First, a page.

Title

Superoxide dismutase dysregulation undermines endogenous antioxidant system and promote retinal neurodegenerative pathology

Document Type

Journal Article

Publisher

ACT Publishing

School

School of Medical and Health Sciences

RAS ID

21901

Comments

Originally published as: Gupta, V. K., & Gupta, V. B. (2016). Superoxide dismutase dysregulation undermines endogenous antioxidant system and promote retinal neurodegenerative pathology. Journal of Biochemistry and Molecular Biology Research, 2(1), 131-133. Original article available here

Abstract

Oxidative stress is generally associated with unregulated relationship between free radical production and enzymes responsible for clearing them. Endogenous antioxidant system protects various tissues and cells rendered susceptible to damage by exposure to excessive oxidative milieu. Superoxide dismutase is one of the major enzymes in living systems to regulate endogenous reactive oxygen species (ROS) levels. It partitions highly reactive superoxide radicals into less damaging oxygen or hydrogen peroxide (H2O2). Glutathione peroxidase and catalase are some of the other enzymes which play significant roles in maintaining the equilibrium of free radicals and further decompose H2O2. Catalase mediates decomposition of hydrogen peroxide into O2 and H2O while glutathione peroxidase catalyses reduction of lipid hydroperoxides and hydrogen peroxide to H2O. In the eye, ROS has particularly been implicated in mediating damage to retinal cells and other ocular tissues in diseases such as ocular hypertension, age related macular degeneration (AMD) and various inflammatory disorders of the eye.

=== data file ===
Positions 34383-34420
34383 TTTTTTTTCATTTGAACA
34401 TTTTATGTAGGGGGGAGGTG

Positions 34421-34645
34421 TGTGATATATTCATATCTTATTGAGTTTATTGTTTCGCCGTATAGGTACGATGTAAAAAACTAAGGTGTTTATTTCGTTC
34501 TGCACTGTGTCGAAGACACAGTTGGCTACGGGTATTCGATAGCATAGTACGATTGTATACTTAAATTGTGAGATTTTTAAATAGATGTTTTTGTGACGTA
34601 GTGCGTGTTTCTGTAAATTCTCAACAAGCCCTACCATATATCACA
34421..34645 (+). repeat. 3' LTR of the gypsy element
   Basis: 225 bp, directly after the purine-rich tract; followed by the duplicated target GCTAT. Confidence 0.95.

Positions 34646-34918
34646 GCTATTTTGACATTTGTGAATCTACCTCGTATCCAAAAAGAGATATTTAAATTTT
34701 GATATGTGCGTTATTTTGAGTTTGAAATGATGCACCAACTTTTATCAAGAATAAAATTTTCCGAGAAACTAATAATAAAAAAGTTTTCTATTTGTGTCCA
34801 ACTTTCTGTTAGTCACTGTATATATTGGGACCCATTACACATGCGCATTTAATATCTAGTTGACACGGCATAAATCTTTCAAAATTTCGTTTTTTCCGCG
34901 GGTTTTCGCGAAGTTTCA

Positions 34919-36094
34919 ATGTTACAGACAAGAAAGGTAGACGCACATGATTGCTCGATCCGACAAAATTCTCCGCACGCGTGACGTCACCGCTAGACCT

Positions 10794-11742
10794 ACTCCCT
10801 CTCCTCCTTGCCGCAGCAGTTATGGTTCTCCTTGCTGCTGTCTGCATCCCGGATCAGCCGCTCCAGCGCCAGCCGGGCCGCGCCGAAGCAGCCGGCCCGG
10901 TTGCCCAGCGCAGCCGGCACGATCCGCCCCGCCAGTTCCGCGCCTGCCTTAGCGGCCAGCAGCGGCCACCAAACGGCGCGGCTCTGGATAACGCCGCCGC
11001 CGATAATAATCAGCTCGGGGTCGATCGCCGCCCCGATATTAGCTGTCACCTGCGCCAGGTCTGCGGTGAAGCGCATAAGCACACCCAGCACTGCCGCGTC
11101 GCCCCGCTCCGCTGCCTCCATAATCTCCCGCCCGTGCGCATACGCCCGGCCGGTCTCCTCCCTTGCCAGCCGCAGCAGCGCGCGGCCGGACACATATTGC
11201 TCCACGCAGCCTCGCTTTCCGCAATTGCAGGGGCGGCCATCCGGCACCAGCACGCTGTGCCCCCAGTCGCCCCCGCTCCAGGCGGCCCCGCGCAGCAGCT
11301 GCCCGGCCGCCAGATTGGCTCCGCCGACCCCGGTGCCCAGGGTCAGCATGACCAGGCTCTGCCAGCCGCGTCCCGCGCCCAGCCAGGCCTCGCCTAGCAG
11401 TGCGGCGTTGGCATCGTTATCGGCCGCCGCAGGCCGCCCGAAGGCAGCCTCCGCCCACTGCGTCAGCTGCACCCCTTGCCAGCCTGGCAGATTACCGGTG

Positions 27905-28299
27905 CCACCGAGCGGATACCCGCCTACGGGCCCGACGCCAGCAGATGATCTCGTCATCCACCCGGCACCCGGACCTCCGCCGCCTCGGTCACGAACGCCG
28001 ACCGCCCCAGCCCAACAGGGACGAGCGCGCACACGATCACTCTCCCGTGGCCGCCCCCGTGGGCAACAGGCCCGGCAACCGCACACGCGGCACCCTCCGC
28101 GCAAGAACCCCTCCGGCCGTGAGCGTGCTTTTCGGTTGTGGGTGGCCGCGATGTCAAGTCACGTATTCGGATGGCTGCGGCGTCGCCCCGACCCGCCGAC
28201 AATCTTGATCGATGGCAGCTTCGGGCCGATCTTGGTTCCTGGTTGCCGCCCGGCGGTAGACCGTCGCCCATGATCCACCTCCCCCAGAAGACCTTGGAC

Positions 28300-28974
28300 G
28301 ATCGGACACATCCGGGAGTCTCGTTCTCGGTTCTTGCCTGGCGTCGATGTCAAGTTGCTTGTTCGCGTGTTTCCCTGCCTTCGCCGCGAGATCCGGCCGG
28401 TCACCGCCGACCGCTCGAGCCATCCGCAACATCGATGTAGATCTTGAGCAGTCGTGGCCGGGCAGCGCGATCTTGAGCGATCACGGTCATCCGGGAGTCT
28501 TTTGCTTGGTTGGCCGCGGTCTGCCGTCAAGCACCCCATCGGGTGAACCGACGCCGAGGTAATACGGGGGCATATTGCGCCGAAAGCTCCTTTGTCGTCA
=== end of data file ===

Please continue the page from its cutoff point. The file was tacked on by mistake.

DOI

10.17554/j.issn.2313-7177.2016.02.18

Share

 
COinS